For Carly Vandergrient, there are no off days during the Hamilton Tiger-Cats season.
As head athletic therapist, she is the first responder and chief caretaker of the players’ health needs, responsible for everything from pre-season medicals, to day-to-day treatments — both preventive and injury related — to bracing and taping for practice and games. In the latest in a series of conversations with Ticats beat reporter Drew Edwards, Vandergrient talks about what a day in the life looks like, the challenges of her job, her unique position in professional sports.
DE: What’s your average day look like?
CV: On practice days, I get to the stadium at 6:30 a.m. and get set up and then treatment and taping starts at 7 a.m. to 9 a.m. We set up the field, have some breakfast, then resume taping from 10:30 a.m. until practice starts at 11. Then we’re on the field for practice, then back to treatment until 4:30 p.m. or so then we do the charting and paperwork. Then there’s prep for the next day.
On game day I go the stadium five hours before kickoff to get set up because some guys like to get there early to get ready. Some guys have pretty elaborate tape jobs and certain players like to have their taping done by certain people: Peter Dyakowski won’t let anyone else tape him but me, for whatever reason. I think he knows I have to be there every single day so it’s always the same.
DE: How did you get into this?
CV: I was active as a kid, played four different sports in high school and came to Mac for kinesiology and to play varsity volleyball. I had shoulder surgery my first year and got involved as sports medicine intern during my rehab. I worked with the various sports teams at Mac while I was doing my degree and then got a job in the rehab clinic after graduation. I thought there was more to learn so took an athletic therapy degree at Sheridan and got a scholarship that involved working with the Ticats. That opportunity led to where I am now.
DE: You were young when you got the head job.
CV: I was 26 and it was a little overwhelming. But Chris Puskas, who was leaving the job to take over at Mac and the team doctor David Levy — who is like family to me — were so supportive. My first year, I was probably getting three or four hours of sleep a night just trying to keep up with the things I needed to know. But I felt if I turned it down, especially as a young age and as a woman in pro sports, the opportunity may never present itself again. Either you figure it out, fail trying or don’t take it and have regrets down the road. And I’m not a shoulda-coulda-woulda kind of person.
DE: What’s the toughest part of the job?
CV: It’s a bit of an art form trying to deliver bad news to people each and every day — I’m not the bearer of good news much of the time. At the same time, it’s rewarding to help those people get back to health, to see an injury from the second it happens until a player returns to play. But it’s not easy telling coaches that a player is out or telling a player that they miss a chunk of time.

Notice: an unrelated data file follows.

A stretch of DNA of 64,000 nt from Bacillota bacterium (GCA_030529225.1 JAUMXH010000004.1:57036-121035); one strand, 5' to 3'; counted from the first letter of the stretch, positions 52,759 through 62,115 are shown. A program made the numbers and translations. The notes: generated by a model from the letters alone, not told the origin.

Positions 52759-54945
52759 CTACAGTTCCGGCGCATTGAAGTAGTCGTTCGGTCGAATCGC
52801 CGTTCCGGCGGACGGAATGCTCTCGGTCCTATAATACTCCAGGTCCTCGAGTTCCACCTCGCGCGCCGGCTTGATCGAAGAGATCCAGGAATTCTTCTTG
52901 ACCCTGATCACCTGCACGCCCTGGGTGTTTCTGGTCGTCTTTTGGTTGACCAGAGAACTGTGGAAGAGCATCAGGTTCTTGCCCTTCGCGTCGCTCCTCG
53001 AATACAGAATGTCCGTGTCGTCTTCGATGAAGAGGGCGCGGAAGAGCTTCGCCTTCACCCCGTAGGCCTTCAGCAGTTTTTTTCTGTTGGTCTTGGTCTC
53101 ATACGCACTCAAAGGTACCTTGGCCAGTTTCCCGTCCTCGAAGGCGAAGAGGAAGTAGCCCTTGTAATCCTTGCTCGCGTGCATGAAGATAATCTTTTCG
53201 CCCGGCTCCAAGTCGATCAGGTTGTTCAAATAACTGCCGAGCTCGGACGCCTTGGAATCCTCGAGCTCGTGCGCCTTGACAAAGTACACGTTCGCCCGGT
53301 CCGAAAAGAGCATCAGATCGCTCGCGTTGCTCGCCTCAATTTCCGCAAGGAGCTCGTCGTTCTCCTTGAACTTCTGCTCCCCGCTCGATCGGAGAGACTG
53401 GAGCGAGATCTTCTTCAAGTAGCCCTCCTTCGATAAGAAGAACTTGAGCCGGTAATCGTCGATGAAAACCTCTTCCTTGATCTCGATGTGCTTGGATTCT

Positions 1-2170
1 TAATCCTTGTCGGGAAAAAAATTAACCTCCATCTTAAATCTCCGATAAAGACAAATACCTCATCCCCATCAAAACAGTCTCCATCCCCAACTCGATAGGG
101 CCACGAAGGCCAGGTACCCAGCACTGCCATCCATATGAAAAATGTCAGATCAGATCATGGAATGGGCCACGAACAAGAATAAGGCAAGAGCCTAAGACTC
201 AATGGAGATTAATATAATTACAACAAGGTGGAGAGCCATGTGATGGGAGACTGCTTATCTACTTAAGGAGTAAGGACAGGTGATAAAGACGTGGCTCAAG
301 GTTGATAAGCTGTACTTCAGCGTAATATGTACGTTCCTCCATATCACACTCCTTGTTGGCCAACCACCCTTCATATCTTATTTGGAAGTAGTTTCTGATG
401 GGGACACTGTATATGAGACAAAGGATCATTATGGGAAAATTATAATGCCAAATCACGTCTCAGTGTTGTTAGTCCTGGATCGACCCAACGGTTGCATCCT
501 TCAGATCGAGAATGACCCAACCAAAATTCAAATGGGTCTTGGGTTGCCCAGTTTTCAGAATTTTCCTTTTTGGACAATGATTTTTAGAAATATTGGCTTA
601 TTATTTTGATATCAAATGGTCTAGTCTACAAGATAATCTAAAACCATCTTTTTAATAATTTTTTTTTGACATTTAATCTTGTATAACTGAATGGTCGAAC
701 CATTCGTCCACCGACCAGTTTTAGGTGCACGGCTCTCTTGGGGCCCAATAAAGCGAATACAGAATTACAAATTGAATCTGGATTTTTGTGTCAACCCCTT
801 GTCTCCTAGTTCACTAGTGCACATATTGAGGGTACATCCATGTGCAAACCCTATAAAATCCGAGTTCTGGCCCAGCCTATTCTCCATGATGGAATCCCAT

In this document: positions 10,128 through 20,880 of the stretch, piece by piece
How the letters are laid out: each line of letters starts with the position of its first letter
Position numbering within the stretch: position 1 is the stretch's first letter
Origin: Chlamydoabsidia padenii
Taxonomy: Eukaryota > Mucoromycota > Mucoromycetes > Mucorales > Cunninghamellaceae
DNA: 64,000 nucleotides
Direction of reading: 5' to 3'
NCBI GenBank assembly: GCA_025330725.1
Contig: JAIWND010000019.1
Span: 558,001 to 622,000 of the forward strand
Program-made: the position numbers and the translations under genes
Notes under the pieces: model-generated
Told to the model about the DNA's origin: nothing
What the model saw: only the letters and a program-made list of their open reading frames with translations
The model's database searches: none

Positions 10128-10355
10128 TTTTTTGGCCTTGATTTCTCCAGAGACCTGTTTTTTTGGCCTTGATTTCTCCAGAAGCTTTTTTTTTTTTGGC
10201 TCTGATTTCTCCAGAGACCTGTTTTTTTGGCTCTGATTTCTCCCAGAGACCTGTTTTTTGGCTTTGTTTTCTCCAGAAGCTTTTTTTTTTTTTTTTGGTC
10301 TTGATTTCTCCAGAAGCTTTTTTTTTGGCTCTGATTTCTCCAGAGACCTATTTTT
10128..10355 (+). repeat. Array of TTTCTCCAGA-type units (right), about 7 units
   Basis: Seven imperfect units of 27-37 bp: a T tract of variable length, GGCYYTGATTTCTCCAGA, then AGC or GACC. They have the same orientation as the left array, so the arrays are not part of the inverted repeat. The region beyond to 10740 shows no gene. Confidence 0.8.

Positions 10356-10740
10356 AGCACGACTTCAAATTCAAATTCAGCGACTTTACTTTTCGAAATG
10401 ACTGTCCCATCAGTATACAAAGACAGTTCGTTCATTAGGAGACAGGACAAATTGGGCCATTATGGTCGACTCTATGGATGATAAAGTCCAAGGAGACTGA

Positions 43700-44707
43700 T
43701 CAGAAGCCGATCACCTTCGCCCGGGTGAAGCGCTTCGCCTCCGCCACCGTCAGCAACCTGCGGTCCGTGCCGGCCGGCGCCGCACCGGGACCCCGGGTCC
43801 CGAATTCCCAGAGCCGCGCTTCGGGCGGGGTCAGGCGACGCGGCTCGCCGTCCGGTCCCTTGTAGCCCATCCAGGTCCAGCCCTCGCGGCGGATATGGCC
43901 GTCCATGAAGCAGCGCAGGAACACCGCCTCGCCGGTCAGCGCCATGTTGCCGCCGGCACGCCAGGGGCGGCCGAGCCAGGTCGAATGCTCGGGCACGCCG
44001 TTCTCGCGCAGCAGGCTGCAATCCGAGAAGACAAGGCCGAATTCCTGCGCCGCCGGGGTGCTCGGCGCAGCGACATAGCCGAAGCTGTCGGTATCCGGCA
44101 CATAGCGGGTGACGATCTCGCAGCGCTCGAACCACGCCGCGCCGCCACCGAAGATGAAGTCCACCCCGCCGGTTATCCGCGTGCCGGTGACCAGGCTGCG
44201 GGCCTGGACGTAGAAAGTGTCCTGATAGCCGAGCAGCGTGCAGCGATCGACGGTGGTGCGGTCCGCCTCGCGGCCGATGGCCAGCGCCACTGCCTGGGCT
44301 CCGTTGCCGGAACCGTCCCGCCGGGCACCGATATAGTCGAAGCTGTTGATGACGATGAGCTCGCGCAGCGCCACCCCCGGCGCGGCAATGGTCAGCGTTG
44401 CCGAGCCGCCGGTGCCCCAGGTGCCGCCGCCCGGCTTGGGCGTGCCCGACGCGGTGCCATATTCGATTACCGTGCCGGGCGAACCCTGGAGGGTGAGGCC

DE: When you’re dealing with a player that’s just been hurt, that has to be a difficult moment.
CV: As people, we commit so much of our lives to helping these guys. I’m an empathetic person and I genuinely care for the players’ well-being, whether that’s keeping them healthy or getting them back to health. You couldn’t do this job if you didn’t feel that way so when you see a player that works so hard, knowing how much they sacrifice — when that gets taken away by injury, you have to sympathize with them. Hopefully that makes it a little easier on them in some way.
DE: As far as I can tell, you are the only head athletic therapist in professional sports who is a woman. Does that mean anything to you?
CV: I’ve always worked with other women while with the Ticats so it never seemed particularly unique, and more and more players have experience with athletic therapists who are woman: nobody’s ever been shocked that I have this job. It’s not something I think about and it certainly doesn’t change the way I do my job.
DE: Has there every been a moment of uncomfortableness for either a player or yourself?
CV: I’ve never had a player be rude or disrespectful. If you treat a player with professionalism and respect right from the get-go, they have no choice but to treat you with respect. A good therapist is a good therapist and that’s all players care about.
Notes: Ticats receiver Bakari Grant missed practice for a third straight day on Wednesday and is unlikely to play Friday versus Edmonton. Running back Anthony Woodson, defensive back Donald Washington and defensive end Arnaud Gascon-Nadon are also out. Safety Craig Butler is expected to miss a third straight game with a lower body injury.